The public on Friday got its first look at a long-awaited report from a consultant detailing how to improve the Santa Clara Valley Transportation Authority, but there were no suggestions to elect VTA board members — who are currently appointed by their cities — as some Silicon Valley transit activists had hoped.
A Board of Directors elected specifically to be transit officials is the “most important change” the VTA can make to improve its governance, said transit activist Andrew Boone.
And although there wasn’t any discussion on direct elections at a Friday VTA committee meeting, director Teresa O’Neill — who is also a Santa Clara councilmember — indicated a willingness to open up board seats to members of the public.
“I would lean more towards and really go for a change of having some kind of committee that selects nominees,” O’Neill said. “Whether they’re elected officials or members of the public who apply to be on the board.”
The concern, as highlighted in a recent grand jury report, is a “lack of experience” among VTA board members who are elected officials in their cities and towns, but not transit experts. Some members are active and engaged, while others are not. Currently, the 18 board members are elected officials appointed by their jurisdictions, with fifteen city councilmembers and three members of the Santa Clara County Board of Supervisors.
Mass transit activist Monica Mallon said she “wholeheartedly” supports the direct election of board members. Still, she said she would prefer a board with a full-time focus on transit, even if they are appointed.
“A full-time board of directors that is more responsive to public concerns about transit would be excellent even if it is a smaller board and not elected directly,” Mallon said. “They are spread so thin, I get frustrated with them, but I realize they are running the cities and they are running the county. They have a lot on their plate.”
Instead of a discussion on electing board members, Boone said he and other activists were stunned when consultant RSM made several recommendations that would limit public input at the VTA’s Board of Directors meetings. The suggestions come as Silicon Valley’s mass transit system sees rapidly declining ridership and embarks on new service changes in 2020 following another delay in opening two local BART stations.
One of the recommendations presented at VTA’s Ad Hoc Board Enhancement Committee on Friday is to restrict public comment at board meetings if an agenda item has already been discussed at a committee meeting — which are typically held during weekdays.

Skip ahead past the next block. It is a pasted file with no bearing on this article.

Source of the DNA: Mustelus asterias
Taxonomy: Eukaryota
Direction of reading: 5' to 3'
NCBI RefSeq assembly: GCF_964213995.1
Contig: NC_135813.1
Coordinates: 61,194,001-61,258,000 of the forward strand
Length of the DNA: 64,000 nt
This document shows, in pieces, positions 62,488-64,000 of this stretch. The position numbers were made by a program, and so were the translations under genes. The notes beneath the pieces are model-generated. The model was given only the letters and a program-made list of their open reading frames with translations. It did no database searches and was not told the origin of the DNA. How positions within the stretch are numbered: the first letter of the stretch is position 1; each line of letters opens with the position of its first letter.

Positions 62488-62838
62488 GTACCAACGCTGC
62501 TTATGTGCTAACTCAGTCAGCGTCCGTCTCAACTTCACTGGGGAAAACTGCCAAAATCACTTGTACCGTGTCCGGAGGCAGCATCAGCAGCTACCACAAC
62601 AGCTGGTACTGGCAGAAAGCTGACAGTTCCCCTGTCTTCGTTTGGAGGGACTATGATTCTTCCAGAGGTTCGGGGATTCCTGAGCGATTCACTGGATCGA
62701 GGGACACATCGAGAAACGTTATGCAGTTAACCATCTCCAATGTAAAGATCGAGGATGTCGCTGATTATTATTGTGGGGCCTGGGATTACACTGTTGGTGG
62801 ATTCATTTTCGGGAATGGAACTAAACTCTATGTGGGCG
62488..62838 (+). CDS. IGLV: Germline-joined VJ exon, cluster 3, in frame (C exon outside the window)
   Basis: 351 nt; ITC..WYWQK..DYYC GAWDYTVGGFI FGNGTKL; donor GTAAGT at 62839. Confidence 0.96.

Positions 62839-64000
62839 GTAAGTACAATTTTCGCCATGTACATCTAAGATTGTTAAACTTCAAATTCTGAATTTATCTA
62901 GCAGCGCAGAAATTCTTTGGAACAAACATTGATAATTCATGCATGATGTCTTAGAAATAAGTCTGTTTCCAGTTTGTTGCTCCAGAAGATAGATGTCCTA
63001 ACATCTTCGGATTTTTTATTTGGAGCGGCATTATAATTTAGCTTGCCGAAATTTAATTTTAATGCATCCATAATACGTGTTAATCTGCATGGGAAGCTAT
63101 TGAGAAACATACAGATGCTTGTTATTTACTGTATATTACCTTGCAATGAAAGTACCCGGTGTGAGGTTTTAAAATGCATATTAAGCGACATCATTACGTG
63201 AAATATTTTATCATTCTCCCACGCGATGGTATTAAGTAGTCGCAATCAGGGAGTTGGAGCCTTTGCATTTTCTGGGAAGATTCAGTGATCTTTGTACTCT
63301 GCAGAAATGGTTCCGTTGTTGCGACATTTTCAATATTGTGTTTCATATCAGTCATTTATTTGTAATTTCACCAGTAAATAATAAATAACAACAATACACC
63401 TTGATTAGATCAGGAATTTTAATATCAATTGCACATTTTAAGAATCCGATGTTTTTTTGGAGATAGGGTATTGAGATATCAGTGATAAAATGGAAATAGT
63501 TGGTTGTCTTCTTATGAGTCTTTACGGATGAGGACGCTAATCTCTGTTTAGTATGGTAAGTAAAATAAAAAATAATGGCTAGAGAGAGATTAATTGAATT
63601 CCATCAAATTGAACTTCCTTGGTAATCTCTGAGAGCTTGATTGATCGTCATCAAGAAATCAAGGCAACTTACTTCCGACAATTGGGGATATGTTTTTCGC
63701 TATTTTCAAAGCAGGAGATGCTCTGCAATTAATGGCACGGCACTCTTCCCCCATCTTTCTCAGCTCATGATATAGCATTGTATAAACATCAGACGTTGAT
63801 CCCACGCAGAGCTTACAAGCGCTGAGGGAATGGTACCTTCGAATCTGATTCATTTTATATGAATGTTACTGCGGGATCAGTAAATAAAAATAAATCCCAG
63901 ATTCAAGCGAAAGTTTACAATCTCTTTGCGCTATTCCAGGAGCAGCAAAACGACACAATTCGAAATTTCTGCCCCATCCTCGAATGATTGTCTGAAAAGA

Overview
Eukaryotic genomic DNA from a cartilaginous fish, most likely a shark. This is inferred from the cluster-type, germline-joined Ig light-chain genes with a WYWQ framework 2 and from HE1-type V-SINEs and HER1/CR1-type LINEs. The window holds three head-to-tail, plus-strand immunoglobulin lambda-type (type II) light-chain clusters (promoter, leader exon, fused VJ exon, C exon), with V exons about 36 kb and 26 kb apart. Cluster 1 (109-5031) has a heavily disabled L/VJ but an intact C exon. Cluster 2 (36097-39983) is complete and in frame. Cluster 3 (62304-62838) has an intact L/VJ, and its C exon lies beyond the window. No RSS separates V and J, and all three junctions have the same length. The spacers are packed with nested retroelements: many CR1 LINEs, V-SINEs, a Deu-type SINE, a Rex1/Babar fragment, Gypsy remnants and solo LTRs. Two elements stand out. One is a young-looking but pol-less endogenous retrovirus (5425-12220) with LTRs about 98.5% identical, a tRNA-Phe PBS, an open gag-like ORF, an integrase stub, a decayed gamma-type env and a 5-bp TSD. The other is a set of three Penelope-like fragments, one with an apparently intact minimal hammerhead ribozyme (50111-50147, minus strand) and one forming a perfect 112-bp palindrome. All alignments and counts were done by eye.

RSM also suggested the board move public comment on items not on the agenda to the end of its regular meetings. The San Jose City Council also withholds general public comment until the end of meetings, a source of concern for residents.
“This attempt to kill off public comment at the VTA board meetings is shocking,” Boone told the committee Friday. “To move the non-agenda public comment period from the beginning to the end of meetings is unbelievable. Meetings typically end at 11 p.m. or midnight so this would effectively make it impossible for members of the public to comment at all.”
He noted recent organized attempts to influence the Board of Directors’ decision-making during public comment had been successful, including a push for a climate change emergency declaration. Boone says the only way for most people to reach directors on transit issues is at the board meetings, since they are all elected officials in various cities and towns.
Board director and Mountain View City Councilman John McAlister agreed.
“To move public comment to the end would be disrespectful,” McAlister said. “We have to make sure we respect the public and make sure they have an opportunity to comment.”
Meanwhile, VTA spokeswoman Brandi Childress told San José Spotlight that the full board of directors will consider RSM’s recommendations in 2020 and “they may reject, approve or revise,” any of them.
“These are well thought out recommendations by an independent consultant based on their professional opinion which was informed by significant research, dialogue, analysis and extensive community input over the last five months,” Childress said.
Among RSM’s other controversial recommendations is to eliminate the Bicycle and Pedestrian Advisory Committee and the Committee for Transportation Mobility and Accessibility.
Director O’Neill expressed reservations about that because “those communities are under served and we need to make sure that we are hearing their voices.”
Contact Adam F. Hutton at [email protected] or follow @adamfhutton on Twitter.